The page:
While I have proclaimed loud and long that I am not much of a genre fan, (unless one considers classic literature a genre – which I suppose it is, though the classification would then come from its historical significance rather than its subject matter – and that, of course, then begs the question “What do we mean by ‘genre’?” – and here I’ll stop since I now begin to sound like Jacques Derrida), if pressed, I will admit to a fondness for mystery/crime fiction. Given the hoopla that’s surrounded these novels, since I’ve promised to stretch myself by reading more genre work (see my comments at the 2014 reading list link), choosing one of these books seemed an obvious decision.

The Girl with the Dragon Tattoo is a long book (the English translation clocks in at almost 650 pages). Pacing is sometimes an issue, and Larsson has an annoying tendency to offer longish explanations about various areas of Swedish life, economics, and  jurisprudence that are sometimes helpful but at other times simply drag down what was a crisp pace in the narrative. He’s not as annoying as, say, Tom Clancy or James Michener about this “need to explain,” but it does make reading the novel a chore from time to time. I am not sure if this is the translator’s or Larsson’s fault. My estimation, though, based on the regularity with which this behavior annoyed me, is that Larsson must be held accountable. Continue reading

CATEGORY: ScienceTechnology2

Amanda Marcotte moves the goalposts. Is a little consistency too much to ask?

Goalposts moved. GTFO.

Amanda Marcotte had me right until the end of her article. As a writer who occasionally *ahem* goes a bit off the rails, I think I’m qualified to notice when another does the same. She had such a compelling case, then derailed it by essentially lambasting all conservatives on the anti-science front and establishing a pattern on the left predicated on two examples. That was just silly.

Even though these arguments get derailed and digressive with various people moving goal posts and refusing to stay on-topic (because they know they will lose the argument if they do), the fact of the matter is that the willingness of liberal thought leaders to stay firm about science in the face of panics that are based on deep-rooted but irrational fears about “purity” and “nature” demonstrates a real integrity that the left has that the right is simply missing.

Now, didn’t she just moments ago suggest that when someone moves the goalposts, it’s argument over, GTFO? Why, yes. Yes she did.

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CATEGORY: LitJournalFiction

Scholars and Rogues Fiction: “The Waver” by David Osmundsen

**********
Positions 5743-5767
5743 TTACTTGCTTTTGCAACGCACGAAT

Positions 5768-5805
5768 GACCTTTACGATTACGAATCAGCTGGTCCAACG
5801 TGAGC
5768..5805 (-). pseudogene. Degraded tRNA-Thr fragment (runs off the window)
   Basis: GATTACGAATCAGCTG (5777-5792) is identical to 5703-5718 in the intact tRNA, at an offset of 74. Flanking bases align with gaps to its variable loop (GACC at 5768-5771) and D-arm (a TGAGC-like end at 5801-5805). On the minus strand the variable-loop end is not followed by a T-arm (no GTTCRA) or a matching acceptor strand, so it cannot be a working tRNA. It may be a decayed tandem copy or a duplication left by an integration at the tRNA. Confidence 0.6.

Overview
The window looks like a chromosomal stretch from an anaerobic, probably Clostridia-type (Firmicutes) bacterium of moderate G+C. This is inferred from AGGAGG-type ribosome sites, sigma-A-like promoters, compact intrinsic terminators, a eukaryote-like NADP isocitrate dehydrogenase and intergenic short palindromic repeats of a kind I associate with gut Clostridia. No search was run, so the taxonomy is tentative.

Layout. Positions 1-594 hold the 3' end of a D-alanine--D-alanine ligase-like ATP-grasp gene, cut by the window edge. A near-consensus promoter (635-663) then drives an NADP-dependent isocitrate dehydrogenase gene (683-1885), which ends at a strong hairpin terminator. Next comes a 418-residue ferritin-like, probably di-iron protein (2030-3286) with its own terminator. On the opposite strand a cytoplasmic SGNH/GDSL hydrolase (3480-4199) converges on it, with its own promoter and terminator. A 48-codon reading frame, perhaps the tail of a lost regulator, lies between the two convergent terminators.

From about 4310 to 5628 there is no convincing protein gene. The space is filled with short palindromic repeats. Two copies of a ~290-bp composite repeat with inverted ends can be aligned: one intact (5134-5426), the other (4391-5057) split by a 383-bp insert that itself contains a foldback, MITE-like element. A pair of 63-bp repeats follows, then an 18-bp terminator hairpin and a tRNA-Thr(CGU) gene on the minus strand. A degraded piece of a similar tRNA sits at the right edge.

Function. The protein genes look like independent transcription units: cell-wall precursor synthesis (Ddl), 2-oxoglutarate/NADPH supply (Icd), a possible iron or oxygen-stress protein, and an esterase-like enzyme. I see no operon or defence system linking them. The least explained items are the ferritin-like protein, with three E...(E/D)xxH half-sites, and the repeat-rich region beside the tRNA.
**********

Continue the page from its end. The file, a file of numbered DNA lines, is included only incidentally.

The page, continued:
“ERES UNA PUTA!” Alejandro Judaz waved the gun like a child waving a flag at a parade. Marela would’ve laughed at the melodramatics on the TV screen if Miguel hadn’t been shrieking so loudly. Why did his grandmother have to be at jury duty today?

“SHUT UP BRAGUILLAS!”

Marela slammed the front door of the two-family house behind her and marched into the frigid February air. She fastened her pink scarf around her head and across her lips. She heaved a five second breath into the cloth, which caught her warm breath and kept her lower face from freezing. Her fingers clenched in and out, in and out, keeping her blood flowing through her hands.

Marela didn’t mind cold weather. She made sure to mention this when she applied to be a waver at the Freedom Tax office three weeks before. Sharon, the woman who ran the office, responded with “It’s a good thing you don’t mind the cold, especially with this cold snap they’re saying is coming on the Weather Channel.”

When Sharon finished looking over the application, she glanced Marela up and down. “OK, so if you’ll just come over here, so you can see the screen…” Marela walked to the other side of the desk. “I’m just going to show you a little video of what a waver does.” When Sharon pressed the “Play” button, she unleashed a blaring beat proclaiming “I’m sexy and I know it” and spectacular sights of hyper people in turquoise cloths and foam Lady Liberty Crowns spinning “Get $50 Now!” signs and doing cartwheels, backflips, kick-lines, and… was that waver twerking? Continue reading

CATEGORY: WarSecurity

How else should a people defend itself when provoked?

Time and again I hear this question, a question consistently asked by pro-Israel policy apologists. Hamas is bad. They fire rockets into Israel. What are we supposed to do? The answer, apparently, is to engage in a decidedly one-sided battle, killing indiscriminately, with the mightiest armed force in the region. Shelters are bombed, because Hamas uses human shields. Children die, because Hamas uses human shields. We just need to look back to Golda Meir to learn that there never was a Palestine, and that Israel will never forgive the Arabs for forcing Israelis to kill Arab sons.